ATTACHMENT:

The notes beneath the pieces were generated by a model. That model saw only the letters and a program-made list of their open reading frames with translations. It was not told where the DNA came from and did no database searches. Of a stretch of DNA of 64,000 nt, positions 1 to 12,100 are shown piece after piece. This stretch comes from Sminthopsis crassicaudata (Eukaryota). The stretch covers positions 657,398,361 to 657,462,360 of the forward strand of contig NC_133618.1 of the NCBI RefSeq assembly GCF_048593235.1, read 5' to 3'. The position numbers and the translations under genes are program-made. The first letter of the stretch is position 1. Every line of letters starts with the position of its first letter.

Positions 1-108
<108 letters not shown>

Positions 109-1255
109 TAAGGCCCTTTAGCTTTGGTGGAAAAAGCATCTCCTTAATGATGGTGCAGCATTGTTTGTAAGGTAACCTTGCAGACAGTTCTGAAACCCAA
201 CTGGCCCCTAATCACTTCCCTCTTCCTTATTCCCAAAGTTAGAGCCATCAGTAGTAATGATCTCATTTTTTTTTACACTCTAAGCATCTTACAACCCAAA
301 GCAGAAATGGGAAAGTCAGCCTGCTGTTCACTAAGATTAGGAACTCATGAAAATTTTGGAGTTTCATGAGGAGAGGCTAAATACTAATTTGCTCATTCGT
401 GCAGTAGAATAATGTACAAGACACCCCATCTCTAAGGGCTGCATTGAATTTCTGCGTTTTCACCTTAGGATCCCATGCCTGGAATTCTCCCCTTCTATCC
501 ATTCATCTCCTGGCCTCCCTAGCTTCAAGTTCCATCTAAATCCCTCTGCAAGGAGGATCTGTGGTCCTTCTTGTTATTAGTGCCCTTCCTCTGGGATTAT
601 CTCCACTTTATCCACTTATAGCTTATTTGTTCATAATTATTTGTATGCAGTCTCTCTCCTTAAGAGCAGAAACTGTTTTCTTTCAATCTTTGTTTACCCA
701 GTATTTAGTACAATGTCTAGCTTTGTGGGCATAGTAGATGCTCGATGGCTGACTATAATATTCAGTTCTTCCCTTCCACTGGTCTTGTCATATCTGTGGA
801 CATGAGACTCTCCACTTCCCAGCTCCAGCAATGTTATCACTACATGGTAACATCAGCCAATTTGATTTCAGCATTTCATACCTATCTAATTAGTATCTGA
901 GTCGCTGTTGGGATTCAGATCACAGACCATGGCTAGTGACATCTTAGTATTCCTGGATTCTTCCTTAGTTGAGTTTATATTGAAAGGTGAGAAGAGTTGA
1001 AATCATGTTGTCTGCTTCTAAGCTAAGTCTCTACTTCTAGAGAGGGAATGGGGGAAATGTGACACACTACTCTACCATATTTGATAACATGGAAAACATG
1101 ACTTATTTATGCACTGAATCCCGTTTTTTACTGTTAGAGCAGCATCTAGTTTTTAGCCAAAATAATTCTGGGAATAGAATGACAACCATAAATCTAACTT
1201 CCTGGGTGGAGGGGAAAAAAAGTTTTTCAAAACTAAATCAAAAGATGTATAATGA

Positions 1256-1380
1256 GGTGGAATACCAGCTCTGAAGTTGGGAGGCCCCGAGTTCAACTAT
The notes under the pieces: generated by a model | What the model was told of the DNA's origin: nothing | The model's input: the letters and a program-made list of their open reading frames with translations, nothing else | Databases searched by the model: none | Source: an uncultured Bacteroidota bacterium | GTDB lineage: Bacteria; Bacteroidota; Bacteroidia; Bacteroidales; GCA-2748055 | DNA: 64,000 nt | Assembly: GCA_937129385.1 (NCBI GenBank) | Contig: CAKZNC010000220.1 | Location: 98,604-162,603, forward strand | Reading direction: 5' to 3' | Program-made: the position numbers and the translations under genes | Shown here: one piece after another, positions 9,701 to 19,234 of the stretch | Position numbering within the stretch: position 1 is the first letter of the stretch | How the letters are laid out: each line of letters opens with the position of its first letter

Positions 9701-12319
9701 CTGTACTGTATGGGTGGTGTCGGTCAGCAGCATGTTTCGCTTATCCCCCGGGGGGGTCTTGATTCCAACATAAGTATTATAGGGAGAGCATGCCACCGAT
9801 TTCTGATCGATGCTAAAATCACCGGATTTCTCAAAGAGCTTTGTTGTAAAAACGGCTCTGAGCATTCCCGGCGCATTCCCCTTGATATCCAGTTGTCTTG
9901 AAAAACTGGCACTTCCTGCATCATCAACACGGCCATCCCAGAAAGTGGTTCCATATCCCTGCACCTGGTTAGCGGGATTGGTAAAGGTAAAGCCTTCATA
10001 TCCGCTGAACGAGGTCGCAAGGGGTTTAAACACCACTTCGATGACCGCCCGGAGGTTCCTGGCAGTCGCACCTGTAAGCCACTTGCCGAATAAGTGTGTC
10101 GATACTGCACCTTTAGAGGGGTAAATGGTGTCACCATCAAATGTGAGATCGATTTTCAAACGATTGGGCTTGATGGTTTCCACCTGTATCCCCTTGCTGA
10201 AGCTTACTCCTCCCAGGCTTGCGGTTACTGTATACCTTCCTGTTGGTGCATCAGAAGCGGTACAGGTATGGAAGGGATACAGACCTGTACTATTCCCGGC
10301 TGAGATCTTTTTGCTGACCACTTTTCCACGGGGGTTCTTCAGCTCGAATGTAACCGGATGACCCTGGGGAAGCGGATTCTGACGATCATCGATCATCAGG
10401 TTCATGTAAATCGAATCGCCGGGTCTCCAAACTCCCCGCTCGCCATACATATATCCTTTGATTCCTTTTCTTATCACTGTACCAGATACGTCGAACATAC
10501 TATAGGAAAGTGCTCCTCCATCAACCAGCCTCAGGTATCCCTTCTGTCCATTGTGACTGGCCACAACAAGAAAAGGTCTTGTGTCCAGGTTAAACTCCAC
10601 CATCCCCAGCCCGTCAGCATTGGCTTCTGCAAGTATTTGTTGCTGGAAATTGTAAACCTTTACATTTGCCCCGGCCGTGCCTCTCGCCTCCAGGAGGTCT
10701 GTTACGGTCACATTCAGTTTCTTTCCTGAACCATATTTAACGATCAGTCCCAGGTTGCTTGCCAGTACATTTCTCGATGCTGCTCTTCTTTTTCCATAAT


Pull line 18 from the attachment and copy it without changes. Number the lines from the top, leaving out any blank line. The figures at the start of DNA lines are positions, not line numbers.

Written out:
1256 GGTGGAATACCAGCTCTGAAGTTGGGAGGCCCCGAGTTCAACTAT